An argument consists of a claim, which is called a conclusion, together with a set of propositions, called premises, which are given to support the truth of the conclusion.
The relationship between the conjunction of an argument's premises and the argument's conclusion is called the argument's inference.
Let P be the set of premises for a given argument, and let C be the argument's conclusion. If P implies C, then we say the argument is valid. In other words a valid argument is an argument whose inference is one of implication. Equivalently, if an argument has the property that it is impossible to have all true premises and a false conclusion, then the argument is said to be valid. When the inference of an argument is one of implication, then the inference is said to have the validity property and the argument is said to be valid.
An argument that is valid by virtue of the fact that it is impossible to have all true premises or because the conclusion is always true, is called trivially valid.
If it is possible for an argument to have all true premises but still have a false conclusion, then the argument is invalid, which is to say it is not valid. Equivalently, if the inference from the premises to the conclusion of an argument is not one of implication, then we call the argument invalid.
An argument is sound if it is valid and has all true premises.
If an argument is valid, but has at least one premise which is false, then the argument is valid but not sound.
When the inference between the premises of an argument and the conclusion is judged to be relevant and in addition the judgment is that of strong relevance, then the argument is known as a strong argument.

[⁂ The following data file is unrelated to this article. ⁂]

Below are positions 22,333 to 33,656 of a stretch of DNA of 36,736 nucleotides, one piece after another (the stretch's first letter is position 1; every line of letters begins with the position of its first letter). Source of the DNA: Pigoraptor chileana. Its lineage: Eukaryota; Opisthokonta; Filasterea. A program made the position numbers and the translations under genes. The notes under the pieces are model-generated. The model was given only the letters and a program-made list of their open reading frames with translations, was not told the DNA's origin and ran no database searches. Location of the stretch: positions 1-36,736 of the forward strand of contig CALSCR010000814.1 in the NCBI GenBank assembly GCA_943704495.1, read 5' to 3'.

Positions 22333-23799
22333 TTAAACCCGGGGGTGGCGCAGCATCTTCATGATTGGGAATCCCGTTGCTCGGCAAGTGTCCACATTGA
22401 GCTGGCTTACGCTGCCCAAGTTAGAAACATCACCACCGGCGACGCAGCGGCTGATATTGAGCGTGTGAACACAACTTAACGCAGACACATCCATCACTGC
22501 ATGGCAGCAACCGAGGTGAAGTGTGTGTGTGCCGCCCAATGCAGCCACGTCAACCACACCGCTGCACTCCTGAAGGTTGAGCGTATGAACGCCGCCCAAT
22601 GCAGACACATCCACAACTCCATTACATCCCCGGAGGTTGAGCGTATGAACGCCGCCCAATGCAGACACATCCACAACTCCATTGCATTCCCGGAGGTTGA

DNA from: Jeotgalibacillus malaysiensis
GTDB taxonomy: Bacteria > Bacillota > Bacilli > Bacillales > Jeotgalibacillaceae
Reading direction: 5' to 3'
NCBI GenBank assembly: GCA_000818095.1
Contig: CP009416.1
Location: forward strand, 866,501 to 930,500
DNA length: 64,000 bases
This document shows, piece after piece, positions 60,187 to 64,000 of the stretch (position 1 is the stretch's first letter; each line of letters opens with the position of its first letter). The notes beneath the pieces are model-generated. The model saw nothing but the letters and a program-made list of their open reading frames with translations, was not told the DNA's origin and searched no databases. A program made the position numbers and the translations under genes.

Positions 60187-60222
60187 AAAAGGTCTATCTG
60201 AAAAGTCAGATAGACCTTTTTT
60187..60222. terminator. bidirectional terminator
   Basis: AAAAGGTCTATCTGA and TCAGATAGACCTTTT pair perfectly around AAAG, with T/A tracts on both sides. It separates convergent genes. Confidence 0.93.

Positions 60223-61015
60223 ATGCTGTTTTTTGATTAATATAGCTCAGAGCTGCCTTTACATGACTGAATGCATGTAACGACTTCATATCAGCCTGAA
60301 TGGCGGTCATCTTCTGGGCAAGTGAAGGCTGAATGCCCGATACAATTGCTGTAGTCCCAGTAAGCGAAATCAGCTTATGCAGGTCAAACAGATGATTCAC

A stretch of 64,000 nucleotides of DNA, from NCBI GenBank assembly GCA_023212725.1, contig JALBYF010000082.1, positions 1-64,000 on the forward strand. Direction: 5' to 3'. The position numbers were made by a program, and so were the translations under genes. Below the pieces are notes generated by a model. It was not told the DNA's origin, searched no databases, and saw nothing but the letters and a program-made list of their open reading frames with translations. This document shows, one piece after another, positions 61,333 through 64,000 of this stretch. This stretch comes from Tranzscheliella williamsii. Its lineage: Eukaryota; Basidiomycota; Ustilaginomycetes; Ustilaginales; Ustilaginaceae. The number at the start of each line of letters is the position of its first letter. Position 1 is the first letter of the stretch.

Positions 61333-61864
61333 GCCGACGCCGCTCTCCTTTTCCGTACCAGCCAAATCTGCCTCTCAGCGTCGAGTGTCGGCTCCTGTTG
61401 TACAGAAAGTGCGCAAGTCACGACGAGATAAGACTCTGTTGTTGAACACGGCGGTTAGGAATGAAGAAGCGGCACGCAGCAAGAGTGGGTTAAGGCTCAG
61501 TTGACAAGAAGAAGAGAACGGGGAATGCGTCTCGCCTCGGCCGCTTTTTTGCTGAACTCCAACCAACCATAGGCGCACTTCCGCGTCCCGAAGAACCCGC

Additionally when an argument is considered to be strong, and actually has all true premises, then the argument is called cogent. On the other hand if the argument is considered strong, but at least one premise is false, then the argument is classified as being strong but not cogent.
When the premises of an argument are only relevant to the conclusion, and in addition they are judged to be weakly relevant, then the argument is called a weak argument.
An argument whose inference is invalid but which claims or is intended to be valid is said to be an erroneous proof, or an invalid deductive argument.
We considered how to combine propositions into larger propositions using the word 'and' and termed the process of combining any set of propositions 'conjunction', where we noted that the truth of a conjunction implies the truth of all of the individual propositions combined using the term 'and'.
Since our goal was to classify arguments - to aide us in that goal we introduced term inference as the relationship between the conjunction of all the premises of an argument and the conclusion and stated that our classification of arguments would be based on the argument's inference.
Finally we introduced the concepts of validity, invalidity, soundness, valid but not sound, relevance, strong and weak arguments, cogent and strong but not cogent and erroneous proof as a list of argument classifications based on an argument's inference.